It is H-1b season again. On April 1st every year, companies from all over the United States submit hundreds of thousands of applications for their foreign employees for the available 85,000 H-1b visas. The United States Citizenship and Immigration Service will accept applications for only the first five business days of April. USCIS used to only accept applications on the first day but the incoming crush of applications was overwhelming.

Out of the hundreds of thousands of applications, USCIS will only select a predetermined amount of applications to process. This is called the H-1b Visa Lottery. Non-processed applicants will find out that their case was not selected in June when they received their carefully documented and prepared application returned to them. They will receive the processing fees returned to them but they will lose the attorney fee and time that was spent preparing the application.

The 85,000 H-1b visas are separated into three categories. The regular cap are for applicants with a minimum of a Bachelor’s Degree or equivalent level of experience. The number of visas available for this category is 58,200 plus any unused visas from the previous year. There is the Chile-Singapore Cap which is set aside for nationals from Chile and Singapore and taken from the regular cap. The available visas for this category is 6,800.

The Advance Degree Cap are for applicants which have a graduate degree or higher from a qualified U.S. University. Applicants with an Associate’s Degree or a Bachelor’s degree from the United States do not quality. Applicants with a Masters or a Doctorate from a foreign university also do not qualify for the Advance Degree Cap. The annual cap for this category is 20,000. When the Advance Degree Cap is reached, the remaining accepted petitions are sent to the Regular Cap.

Certain H-1bs are Cap-Exempt. The most common cap exempt applications are for current H-1b visa holders. Current H-1b visa holders can generally stay in their status for a total of 6 years. They can extend their status if they have not reached their 6 year limit. The H-1b holder can change employers or even work for a second company at the same time under their H-1b. Certain non-profits, hospitals, and universities are exempted from the H1b cap.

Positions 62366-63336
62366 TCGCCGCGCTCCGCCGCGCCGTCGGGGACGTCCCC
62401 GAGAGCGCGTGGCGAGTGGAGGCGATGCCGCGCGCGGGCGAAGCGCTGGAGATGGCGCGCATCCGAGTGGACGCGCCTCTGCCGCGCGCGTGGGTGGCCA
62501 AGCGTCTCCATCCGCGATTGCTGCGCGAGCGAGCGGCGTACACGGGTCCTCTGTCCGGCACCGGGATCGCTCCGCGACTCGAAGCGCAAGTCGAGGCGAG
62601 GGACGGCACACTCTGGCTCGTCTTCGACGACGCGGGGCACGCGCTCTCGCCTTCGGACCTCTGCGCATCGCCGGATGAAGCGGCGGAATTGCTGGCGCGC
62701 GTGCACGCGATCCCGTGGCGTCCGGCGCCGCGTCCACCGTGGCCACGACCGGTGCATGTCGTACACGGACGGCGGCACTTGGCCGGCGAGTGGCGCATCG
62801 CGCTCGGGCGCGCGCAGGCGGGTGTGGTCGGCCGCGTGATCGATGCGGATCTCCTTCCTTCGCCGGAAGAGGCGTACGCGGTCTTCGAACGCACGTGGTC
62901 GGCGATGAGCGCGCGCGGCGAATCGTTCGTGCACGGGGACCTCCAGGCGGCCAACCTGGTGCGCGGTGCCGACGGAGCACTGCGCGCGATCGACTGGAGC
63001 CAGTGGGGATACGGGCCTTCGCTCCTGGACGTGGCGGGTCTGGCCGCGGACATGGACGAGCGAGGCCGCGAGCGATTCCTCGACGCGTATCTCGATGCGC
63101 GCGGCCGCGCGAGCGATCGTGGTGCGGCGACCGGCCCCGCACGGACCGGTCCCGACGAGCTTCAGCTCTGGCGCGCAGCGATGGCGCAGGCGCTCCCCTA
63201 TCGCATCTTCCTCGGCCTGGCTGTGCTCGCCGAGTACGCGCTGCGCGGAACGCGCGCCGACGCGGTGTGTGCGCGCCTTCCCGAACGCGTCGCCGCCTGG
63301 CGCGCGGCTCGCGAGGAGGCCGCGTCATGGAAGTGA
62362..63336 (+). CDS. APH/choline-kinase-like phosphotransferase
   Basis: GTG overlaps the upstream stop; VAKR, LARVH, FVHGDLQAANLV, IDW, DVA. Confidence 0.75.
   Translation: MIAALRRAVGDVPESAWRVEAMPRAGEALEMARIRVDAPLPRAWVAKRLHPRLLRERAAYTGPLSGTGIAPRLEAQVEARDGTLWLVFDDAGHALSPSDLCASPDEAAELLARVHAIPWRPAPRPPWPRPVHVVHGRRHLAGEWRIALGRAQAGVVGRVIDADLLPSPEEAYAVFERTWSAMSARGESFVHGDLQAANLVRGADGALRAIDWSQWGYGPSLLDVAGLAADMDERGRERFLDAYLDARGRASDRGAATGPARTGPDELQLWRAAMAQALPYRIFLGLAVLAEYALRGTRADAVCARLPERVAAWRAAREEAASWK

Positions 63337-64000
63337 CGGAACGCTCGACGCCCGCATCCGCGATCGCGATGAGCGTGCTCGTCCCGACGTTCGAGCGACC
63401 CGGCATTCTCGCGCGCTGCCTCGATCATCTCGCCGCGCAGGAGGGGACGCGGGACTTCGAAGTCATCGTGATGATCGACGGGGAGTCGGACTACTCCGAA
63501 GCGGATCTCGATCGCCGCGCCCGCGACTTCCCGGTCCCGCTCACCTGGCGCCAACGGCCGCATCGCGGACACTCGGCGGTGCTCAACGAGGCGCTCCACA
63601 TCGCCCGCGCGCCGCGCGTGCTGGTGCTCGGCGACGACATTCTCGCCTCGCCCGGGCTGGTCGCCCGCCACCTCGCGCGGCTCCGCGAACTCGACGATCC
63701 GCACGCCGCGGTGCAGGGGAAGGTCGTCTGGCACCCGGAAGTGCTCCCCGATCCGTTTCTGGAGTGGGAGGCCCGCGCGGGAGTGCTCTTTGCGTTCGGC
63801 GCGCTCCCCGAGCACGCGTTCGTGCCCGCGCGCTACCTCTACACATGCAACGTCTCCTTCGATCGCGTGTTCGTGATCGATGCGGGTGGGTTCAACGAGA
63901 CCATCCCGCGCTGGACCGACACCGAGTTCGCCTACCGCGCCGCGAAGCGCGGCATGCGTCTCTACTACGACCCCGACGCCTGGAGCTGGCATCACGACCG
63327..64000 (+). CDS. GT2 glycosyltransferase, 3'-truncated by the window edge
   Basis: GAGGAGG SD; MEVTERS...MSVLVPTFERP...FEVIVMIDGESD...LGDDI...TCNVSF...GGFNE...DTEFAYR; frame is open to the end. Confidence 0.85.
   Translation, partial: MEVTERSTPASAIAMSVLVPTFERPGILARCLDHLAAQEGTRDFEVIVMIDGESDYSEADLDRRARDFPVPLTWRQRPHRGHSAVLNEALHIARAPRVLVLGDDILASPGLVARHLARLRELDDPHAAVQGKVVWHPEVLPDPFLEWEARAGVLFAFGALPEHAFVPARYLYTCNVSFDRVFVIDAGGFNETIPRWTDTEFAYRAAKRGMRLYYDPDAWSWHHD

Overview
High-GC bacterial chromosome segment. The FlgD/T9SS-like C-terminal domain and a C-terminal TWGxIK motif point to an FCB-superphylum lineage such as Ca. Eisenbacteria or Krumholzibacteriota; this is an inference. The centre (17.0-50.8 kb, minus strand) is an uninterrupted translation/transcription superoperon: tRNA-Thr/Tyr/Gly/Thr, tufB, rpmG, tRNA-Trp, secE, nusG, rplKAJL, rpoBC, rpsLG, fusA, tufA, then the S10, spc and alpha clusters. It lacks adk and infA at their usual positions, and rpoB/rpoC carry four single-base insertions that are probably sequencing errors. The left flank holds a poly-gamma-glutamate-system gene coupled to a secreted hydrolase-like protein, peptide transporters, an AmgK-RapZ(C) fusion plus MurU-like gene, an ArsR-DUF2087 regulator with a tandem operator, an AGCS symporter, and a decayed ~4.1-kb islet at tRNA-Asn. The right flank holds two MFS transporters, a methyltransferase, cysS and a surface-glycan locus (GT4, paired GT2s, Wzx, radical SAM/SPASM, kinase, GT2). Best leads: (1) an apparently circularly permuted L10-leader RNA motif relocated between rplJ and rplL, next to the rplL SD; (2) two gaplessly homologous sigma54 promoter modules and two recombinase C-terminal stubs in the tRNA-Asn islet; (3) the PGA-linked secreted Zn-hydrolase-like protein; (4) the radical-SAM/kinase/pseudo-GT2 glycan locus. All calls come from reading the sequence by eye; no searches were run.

Accepted and approved H-1b Visa applicants can begin working on October 1, 2015. A H-1b visa cap-gap will bridge eligible F-1 students in school or on OPT until the start of H-1b season. This will allow them to stay in the United States. Those who are not eligible for the cap gap may have to leave the United States and wait for the processing to complete in their home country.

About Robert Virasin

Robert R. Virasin serves as manager of Siam Legal International’s Visa Division. He has a law degree from the University of Houston and Chulalongkorn University. Mr. Virasin is a member of the State Bar of Texas and is licensed to practice U.S. immigration law in the United States and worldwide. Mr. Virasin has worked for several law firms as an attorney or legal manager for over 15 years. The last decade he has focused his area of practice to non-immigrant and immigrant issues. Mr. Virasin has authored over fifty articles on various legal subjects.

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